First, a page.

But female artists were reclaiming the kitchen as a political symbol long before second-wave feminism began to take root. The German artist Hannah Höch, a pioneer of the Berlin Dada movement, included this domestic space in her 1919 work Cut with the Kitchen Knife through the Last Weimar Beer Belly Cultural Epoch in Germany. Using a kitchen knife in a work about the Weimar Republic at the beginning of the 20th century was provocative, especially in a society dominated by men and in which women were supposed to eschew any political awareness.
Even going back to the middle of the 19th century, the kitchen–war pairing appears in 1866's The War Spirit at Home: Celebrating the Victory at Vicksburg by the painter Lilly Martin Spencer. The daughter of two French emigrants, Spencer spent most of her life in Ohio, where she developed her career as a painter mainly inspired by her mother, who sympathized with the ideas of socialist philosopher Charles Fourier (who is widely credited as the person who coin the term feminism in 1837).
Spencer's work is considered feminist for various reasons: First, she highlights the role of the housewife in times of war, representing the home as a comforting space after combat. Second, while Spencer's contemporaries used to include young soldiers in their work, Spencer's work stands out for its total lack of male figures. In The War Spirit at Home, the woman pictured reading the newspaper—a symbol of authority and worldliness—is generally considered to be Spencer herself, and the place is believed to be a representation of her own kitchen.
It makes sense within the framework of such an unorthodox life for that time: Spencer became the main breadwinner of a large family (only seven of her 12 sons survived), and her husband, Benjamin Rush Spencer, who had worked in the sewing business, devoted himself to taking care of their children and their home in order to leverage his wife's artistic career, which was the family's only income. Her works feature realistic and pleasant elements of everyday life, often placed in the kitchen, as in Kiss Me and You'll Kiss the 'Lasses, or Peeling Onions (in which a woman cries as she peels an onion).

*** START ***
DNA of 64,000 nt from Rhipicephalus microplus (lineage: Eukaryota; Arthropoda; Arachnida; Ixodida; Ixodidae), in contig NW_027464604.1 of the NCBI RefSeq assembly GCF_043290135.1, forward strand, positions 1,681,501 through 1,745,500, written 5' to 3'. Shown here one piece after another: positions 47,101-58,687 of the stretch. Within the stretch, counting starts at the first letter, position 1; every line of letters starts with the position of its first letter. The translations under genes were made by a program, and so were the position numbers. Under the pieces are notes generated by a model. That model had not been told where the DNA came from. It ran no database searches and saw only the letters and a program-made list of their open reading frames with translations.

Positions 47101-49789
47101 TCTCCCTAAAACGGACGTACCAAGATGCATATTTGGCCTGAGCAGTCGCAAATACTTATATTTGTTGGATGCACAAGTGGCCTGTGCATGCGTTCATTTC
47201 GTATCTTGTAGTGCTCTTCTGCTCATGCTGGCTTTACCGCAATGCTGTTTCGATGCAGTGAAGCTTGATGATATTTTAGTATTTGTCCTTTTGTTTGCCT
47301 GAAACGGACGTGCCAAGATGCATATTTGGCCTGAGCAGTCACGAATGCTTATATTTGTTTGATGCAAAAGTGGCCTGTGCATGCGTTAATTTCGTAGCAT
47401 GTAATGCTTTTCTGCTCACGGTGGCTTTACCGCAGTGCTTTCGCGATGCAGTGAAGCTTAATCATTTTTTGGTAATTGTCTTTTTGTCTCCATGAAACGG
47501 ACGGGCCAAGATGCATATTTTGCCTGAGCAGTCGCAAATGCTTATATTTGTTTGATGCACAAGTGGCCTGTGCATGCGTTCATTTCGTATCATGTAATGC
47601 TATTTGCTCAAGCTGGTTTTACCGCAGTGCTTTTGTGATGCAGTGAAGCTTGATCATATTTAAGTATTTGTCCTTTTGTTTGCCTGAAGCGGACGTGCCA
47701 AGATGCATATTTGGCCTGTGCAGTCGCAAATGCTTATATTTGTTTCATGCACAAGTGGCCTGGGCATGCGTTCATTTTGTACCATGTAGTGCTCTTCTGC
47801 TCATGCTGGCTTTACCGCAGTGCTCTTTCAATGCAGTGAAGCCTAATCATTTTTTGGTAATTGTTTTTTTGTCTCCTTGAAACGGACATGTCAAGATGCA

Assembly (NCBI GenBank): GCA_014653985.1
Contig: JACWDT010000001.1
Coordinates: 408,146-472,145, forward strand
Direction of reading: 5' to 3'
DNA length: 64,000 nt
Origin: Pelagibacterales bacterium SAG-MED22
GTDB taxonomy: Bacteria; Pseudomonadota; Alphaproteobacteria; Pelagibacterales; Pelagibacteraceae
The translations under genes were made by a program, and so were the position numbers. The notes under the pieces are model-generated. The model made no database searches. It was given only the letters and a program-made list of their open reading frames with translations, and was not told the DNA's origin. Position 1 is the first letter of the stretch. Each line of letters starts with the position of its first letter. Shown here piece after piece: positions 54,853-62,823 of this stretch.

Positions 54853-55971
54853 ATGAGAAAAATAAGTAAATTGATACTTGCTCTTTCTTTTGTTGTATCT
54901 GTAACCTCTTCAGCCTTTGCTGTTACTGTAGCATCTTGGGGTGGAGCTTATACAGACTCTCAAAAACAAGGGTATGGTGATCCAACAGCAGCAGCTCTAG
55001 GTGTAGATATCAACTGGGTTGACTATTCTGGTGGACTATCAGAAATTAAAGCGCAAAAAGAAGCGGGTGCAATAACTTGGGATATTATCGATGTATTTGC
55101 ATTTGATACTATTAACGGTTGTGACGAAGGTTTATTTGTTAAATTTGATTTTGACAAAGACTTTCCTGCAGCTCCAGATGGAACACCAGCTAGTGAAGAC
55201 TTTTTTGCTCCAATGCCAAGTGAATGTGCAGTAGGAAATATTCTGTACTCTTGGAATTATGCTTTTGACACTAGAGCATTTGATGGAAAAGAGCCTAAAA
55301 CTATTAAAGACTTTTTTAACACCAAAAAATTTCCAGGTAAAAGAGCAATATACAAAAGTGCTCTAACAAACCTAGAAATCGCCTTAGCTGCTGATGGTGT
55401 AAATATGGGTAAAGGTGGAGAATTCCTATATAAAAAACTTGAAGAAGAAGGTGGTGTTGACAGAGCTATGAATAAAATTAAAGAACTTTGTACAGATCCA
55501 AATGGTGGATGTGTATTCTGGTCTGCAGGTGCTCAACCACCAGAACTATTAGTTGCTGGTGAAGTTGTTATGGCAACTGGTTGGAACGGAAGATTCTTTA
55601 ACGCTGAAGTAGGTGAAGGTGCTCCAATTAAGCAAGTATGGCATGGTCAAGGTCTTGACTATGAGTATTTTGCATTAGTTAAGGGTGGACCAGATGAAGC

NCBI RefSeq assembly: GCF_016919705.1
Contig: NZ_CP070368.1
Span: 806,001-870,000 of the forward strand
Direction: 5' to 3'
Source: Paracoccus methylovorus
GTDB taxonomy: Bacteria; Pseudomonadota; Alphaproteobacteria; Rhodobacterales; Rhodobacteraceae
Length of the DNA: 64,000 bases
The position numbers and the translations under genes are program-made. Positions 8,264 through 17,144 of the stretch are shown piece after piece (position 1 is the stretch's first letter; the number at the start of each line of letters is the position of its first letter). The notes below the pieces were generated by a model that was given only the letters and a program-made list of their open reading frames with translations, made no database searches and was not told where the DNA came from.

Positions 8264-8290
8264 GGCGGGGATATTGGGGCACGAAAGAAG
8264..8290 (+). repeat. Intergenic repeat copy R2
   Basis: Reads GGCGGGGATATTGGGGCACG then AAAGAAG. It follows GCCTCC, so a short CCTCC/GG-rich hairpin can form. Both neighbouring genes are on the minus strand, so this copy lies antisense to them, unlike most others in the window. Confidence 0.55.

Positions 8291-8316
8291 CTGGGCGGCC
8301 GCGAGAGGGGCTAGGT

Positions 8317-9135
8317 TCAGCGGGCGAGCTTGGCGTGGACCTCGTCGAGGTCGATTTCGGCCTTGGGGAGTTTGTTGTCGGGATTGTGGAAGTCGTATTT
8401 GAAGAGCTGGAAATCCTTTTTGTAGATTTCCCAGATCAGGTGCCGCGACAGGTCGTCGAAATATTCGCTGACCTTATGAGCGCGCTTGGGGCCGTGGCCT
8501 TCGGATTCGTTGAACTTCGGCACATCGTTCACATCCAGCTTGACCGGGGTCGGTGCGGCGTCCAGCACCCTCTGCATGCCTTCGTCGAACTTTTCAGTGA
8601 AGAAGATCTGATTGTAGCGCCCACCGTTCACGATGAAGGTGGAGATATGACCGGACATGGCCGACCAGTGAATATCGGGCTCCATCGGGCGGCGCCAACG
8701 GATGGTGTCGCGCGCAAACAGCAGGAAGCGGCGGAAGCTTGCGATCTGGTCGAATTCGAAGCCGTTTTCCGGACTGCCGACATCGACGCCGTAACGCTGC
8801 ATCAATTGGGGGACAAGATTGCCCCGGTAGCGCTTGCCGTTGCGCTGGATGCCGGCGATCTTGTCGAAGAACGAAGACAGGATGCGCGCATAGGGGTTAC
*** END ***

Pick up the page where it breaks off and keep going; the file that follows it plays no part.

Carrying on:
Simone de Beauvoir also features kitchen in her feminist manifesto The Second Sex (1949), in the chapter "La femme mariée" ("The Married Woman"). De Beauvoir refers to the concept of the "kitchen–jail": a place that oppresses women and from which women want to escape. She reviews the origin of women's traditional roles from an existentialist perspective; to her, family and private property are to blame for the condition of women, and without a rebellion, women remain absolutely alienated. "Woman is shut up in the kitchen or in a boudoir, and astonishment is expressed when her horizon is limited," she writes. "Her wings are clipped, and it is found deplorable that she cannot fly. Let but the future be opened to her, and she will no longer be compelled to linger in the present."
In other words, female artists have interpreted women's attachment to—or entrapment in—the kitchen as everything from empowering to violently oppressive. Nowhere is this range of experiences in and relationships to the kitchen demonstrated more vividly than in photographer Carrie Mae Weems's The Kitchen Table Series (1990). Over the course of many photos, all set at the same kitchen table, Weems displays the joys and struggles of womanhood: It is there, in the kitchen, where she meets and flirts with lovers; laughs, cries, and smokes with friends; helps her daughter with homework; puts on makeup; and even bends over backwards in an erotic pose. The series is so powerful because it manages to acknowledge the dual roles the space has played throughout feminist history, a nod to the kitchen a source of life as well as death.